14. I am in a special manner the Mother of the Children of the Rosary who are in Purgatory; every day I release some.
15. The true Children of the Rosary will enjoy great glory in Heaven.

These promises are collected from the approved lives of S. Dominic and B. Alain; , they were communicated to these chosen servants of our Lady at different times during their apostolic careers.

Confraternity of the Rosary


"For many and many a time in grief
My weary fingers wandered 'round
Thy circled chain, and always found
In some Hail Mary sweet relief."
—Father Ryan.

THE objection is often advanced that in the Rosary greater praise is given to the Blessed Virgin than to Almighty God. It is argued that in the Rosary there are ten Hail Marys to every Our Father. This, it is asserted, is certainly honoring the Blessed Virgin in a greater degree than Almighty God. All Catholics, especially Rosarians, should be able to refute this objection in a satisfactory manner, hence we offer three ways for solving the difficulty.

The first and principal answer is drawn from the very nature of the Rosary. The Rosary contains more Hail Marys than Our Fathers simply because the Rosary was instituted in honor of the Blessed Virgin. And if the Rosary were not made up chiefly of Hail Marys, then it could not be called a prayer in honor of the Blessed Virgin. We have in the Litany of the Holy Name many invocations to the Name of Jesus. The reason for this is obvious. So, too,'the Rosary consists principally of Hail Marys precisely because it is the Rosary of the Blessed Virgin; the Psalter of Mary; the Crown of the Queen of Heaven.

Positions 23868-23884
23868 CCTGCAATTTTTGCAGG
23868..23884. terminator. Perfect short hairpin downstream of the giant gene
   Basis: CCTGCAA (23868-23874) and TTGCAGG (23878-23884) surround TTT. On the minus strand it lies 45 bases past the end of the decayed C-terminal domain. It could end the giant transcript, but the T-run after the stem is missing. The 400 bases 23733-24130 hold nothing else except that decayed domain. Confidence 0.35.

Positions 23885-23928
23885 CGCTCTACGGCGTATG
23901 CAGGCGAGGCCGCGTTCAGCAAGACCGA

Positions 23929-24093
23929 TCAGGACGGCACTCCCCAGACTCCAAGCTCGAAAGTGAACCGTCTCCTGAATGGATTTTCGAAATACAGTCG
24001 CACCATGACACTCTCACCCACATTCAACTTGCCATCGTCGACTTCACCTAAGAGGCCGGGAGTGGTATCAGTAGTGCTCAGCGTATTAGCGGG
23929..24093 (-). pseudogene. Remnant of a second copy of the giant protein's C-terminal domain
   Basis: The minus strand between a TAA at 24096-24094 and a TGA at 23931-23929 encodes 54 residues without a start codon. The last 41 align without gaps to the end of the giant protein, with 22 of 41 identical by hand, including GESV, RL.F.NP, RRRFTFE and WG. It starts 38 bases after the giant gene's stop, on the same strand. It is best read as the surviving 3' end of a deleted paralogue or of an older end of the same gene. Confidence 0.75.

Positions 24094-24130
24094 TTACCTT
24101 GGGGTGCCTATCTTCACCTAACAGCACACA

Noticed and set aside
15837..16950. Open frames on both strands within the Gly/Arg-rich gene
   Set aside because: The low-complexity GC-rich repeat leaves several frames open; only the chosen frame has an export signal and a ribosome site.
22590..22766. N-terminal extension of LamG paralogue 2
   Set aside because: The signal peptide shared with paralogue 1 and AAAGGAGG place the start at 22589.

The objection may also be answered in another way. This solution is nothing more than the doctrine of the Church regarding the veneration of saints. To God alone we give worship and adoration; to the Blessed Virgin and the saints, honor and veneration. Adoration is due to God because He is the Supreme Being, the Lord of all; veneration is due to the saints because they are the friends of God. Of God alone we beg mercy and grace; of the saints we ask the assistance of their prayers. So in the Rosary each of the ten times we say the Hail Mary we pray to God through the intercession of the Blessed Virgin. And we do so frequently because of the superior dignity, sanctity, and power which she enjoys as Mother of God. If the "continual prayer of a just man availeth much," how much more the prayer of her who is "full of grace" and "blessed amongst women."

There is yet another explanation for the predominance of the Hail Mary over the Our Father in the Rosary. This explanation is taken from the nature of these two prayers. If we stop to analyze the Our Father, we find that the principal truth which it conveys is the Fatherhood of God. The Lord's Prayer teaches belief in God, the Father of all men; it petitions for the spread of His kingdom, and for the daily needs of man. Now this is a truth which all who believe in God readily admit. Every sect, every religion, every nation, looks upon God as a Father both kind and loving, to Whom we must appeal, in Whom we live and are and have our being.

But this cannot be said of the truths expressed in the Hail Mary. The Hail Mary contains three great truths of our holy religion: the Incarnation; the Virgin Birth; and the Divinity of Christ. Now, what place do these sacred truths hold in the world to-day? We know too well that modern scepticism scoffs at the Virgin Birth; that the Divinity of Christ is denied bv thousands who call themselves Christians; that millions of poor souls know nothing of the Incarnation, and of the Redemption consequent upon this mystery.